The Meaning of Yom Kippur
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The Meaning of Yom Kippur

Lovingly Composed by Sheri Rosenblum

The Meaning of Yom Kippur

It is the holiest day of the Jewish calendar,
It culminates the 10 Days of Awe.
September 24-25 marks this year’s date.
The very first Yom Kippur happened when the Israelites left Egypt and wandered the desert for 40 days.

Moses received the 10 Commandments, from G-d, and descended Mt Sinai,
He shattered the 10 Commandments because he was horrified.
He witnessed the Israelites worshipping a golden calf!
The Israelites atoned, Moses received another 10 Commandments, on their behalf.

The High Priest was allowed to enter the Holy Temple, only on Yom Kippur,
This is according to Biblical Folklore.
To the first goat, Israel’s sins, the Priest would confess,
It became the scapegoat and died in the wilderness.
The second goat was sacrificed on the alter, and its blood was sprinkled on the Ark of Covenant,
This is how the entire Nation of Israelites went through atonement.

Who will live and who will die?
It is up to the omnipotent G-d to decide.
His “Books of Life” are open on Rosh Hashanah and on Yom Kippur they are closed.
All Jews have 10 days to make amends and atone.

The evening of Yom Kippur, prior to sunset, begins with a prayer, Kol Nidrei, it is chanted three times,
It translates to “All Vows” and dates to medieval times.
To avoid persecution and death, Jews converted and swore vows to another religion,
When the danger passed, the converts asked to be forgiven.

The Jewish tradition views verbal promises seriously,
Kol Nidrei’s legal formula was developed precisely.
It enabled the forced converts to return to Judaism and pray,
Because of their duress, it absolved their vows away.
Now to have a fresh year, it annuls our prior year’s vows, with a clean slate.

Most of the day is spent in Shul, praying and repenting,
The Torah states a necessary component is fasting.
“The Day of Atonement should be a day of self-denial,”
Wearing white symbolizes purity and the white robes worn are called Kittel.
It used to be a sign of wealth, in your leather shoes,
Wearing sneakers or canvas, the notion was diffused.

Both Torah readings come from Vayikrah, are instrumental,
The first are instructions to Moshe and Aharon about how the priestly service should be procedural.
The second reading deals with forbidden relationships that are sexual.
The Haftorah reading is from the Book of Jonah,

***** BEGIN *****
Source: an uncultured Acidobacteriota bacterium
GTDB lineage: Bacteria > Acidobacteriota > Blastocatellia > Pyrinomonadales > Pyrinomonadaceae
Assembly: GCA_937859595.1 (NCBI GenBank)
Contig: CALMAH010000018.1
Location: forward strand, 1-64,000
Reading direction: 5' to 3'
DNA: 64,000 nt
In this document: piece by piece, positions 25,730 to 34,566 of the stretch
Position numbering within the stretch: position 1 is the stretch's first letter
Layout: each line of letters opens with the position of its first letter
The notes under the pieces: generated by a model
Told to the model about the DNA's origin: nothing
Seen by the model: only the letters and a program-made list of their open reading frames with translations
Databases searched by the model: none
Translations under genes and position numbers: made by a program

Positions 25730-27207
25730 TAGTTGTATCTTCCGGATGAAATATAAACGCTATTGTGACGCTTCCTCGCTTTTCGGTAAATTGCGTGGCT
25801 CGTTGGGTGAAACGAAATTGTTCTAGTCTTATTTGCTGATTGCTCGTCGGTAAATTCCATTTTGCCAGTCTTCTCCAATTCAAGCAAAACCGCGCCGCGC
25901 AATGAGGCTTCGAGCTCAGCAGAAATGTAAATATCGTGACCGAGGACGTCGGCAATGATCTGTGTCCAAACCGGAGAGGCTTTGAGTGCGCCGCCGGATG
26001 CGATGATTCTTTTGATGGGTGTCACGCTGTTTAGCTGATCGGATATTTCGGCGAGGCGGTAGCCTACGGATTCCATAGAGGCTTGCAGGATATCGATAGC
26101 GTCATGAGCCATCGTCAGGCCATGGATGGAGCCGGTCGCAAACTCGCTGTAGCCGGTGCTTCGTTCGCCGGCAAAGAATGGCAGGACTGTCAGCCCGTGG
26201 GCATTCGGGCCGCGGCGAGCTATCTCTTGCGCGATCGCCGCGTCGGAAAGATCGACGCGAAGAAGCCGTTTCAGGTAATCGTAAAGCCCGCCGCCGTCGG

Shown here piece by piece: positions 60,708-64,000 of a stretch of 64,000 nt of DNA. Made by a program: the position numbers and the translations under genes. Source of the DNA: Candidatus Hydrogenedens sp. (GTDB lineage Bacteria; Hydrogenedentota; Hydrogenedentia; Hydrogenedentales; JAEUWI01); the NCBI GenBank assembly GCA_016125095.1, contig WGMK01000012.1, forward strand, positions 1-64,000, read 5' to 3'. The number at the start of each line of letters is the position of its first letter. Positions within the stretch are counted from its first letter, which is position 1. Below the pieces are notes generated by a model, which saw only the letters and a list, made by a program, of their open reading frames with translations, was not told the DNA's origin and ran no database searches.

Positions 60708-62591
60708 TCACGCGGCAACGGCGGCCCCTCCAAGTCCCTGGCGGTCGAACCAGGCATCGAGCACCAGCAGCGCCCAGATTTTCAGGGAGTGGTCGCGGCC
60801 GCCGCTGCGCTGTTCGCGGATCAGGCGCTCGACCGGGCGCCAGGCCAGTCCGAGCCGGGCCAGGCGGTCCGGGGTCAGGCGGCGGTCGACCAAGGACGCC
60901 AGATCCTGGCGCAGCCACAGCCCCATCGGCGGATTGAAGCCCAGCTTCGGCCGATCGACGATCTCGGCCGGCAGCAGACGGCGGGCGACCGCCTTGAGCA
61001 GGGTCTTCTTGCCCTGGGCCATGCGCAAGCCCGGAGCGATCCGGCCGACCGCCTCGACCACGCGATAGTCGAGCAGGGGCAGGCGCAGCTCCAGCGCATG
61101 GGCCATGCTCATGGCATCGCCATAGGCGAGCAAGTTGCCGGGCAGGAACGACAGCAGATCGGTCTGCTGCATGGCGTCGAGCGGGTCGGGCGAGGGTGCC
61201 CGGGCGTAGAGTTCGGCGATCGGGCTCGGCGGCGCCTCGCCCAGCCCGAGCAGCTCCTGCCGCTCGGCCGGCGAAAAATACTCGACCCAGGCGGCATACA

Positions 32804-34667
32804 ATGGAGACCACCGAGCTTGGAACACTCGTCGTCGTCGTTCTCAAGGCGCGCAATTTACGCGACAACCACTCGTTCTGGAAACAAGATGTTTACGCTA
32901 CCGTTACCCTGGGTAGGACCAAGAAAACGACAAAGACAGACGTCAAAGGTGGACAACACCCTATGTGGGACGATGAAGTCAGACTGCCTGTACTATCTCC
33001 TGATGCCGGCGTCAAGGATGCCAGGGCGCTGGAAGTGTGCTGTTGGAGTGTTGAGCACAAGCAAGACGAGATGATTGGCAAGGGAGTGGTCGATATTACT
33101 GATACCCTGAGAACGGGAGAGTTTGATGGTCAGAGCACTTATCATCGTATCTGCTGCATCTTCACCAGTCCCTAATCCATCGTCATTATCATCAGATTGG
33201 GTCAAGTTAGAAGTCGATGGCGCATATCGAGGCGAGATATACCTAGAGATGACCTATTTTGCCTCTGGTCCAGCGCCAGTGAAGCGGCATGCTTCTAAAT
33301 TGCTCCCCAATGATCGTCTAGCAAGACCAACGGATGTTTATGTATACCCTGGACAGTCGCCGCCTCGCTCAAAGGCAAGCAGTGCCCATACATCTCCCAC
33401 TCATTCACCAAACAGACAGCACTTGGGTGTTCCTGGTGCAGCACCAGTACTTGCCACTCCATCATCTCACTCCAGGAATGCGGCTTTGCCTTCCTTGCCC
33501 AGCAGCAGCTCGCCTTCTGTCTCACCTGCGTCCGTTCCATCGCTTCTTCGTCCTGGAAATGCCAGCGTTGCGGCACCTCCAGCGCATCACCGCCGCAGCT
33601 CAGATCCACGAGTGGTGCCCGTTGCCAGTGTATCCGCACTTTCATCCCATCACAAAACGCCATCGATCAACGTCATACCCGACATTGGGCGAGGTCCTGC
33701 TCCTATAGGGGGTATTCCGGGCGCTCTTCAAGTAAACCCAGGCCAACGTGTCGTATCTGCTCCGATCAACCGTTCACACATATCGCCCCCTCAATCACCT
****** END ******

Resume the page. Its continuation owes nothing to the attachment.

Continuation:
It deals with G-d’s desire to help man rather than punish him. Also, the power of Teshuva.

Yizkor comes after the morning Torah readings,
Children and members, who still have living parents, the sanctuary they would leave.
Yizkor means “May G-d remember,” from the Hebrew word Zachor.
Originally, Yizkor was said only on Yom Kippur.
The main purpose was to honor the deceased and their memory by giving Tzedakah.

The 1st Yizkors were to remember and honor those killed in progroms and Crusades, in the 12th Century.
Over the years, it is to remember our own loved ones and the Jewish martyrs, who fought valiantly.
Life is hard and oh so cruel,
In our mind’s eye, they remain our own sparkling jewel!

Ashamnu, ‘We have sinned,” and Al Chet, “For the sin,” these 2 prayers comprise the Jewish confession.
We pour out our hearts, by striking our hearts to G-d, who is dwelling in Shanayin, Hebrew for heaven.
We, as a congregation, seek G-d for us to be forgiven,
The prayers are alphabetically acrostically written.
All confessions are directed towards G-d, personally,
If you wronged a person, you must make amends individually.
“For the sin which we committed before you…”
“For all these, G-d of pardon, pardon us, forgive us, atone for us…”

Neilah Service – ‘The Closing of the Gate’”
As concluding Yom Kippur, Neilah is the most sacred and is expressed in melodies of great solemnity,
We stand for the Amidah and the Ark remains open the entire service. There is a sense of urgency.
The Book and the Gate are about to be closed. A wonderful religious imagery.

In conclusion, The Shofar blows with one long shrill!
The final prayer: Le’shanah ha-ba’ah be Yerushalayim.
Next Year may we be in Jerusalem.

Break-the-Fast: After sundown, where family and friends gather to eat after 25 hours!

Jews throughout the ages, have atoned on, the solemn day of Yom Kippur. A day of communal confessions, heartfelt prayers, and 25 hours of fasting. Our lives have been sealed in the Book of Life. We now turn to a New Year replete with goodness, happiness and tzedakah.

Lovingly Composed by Sheri Rosenblum
10-11 Tishre 5784

Five Services of Yom Kippur

Kol Nidrei

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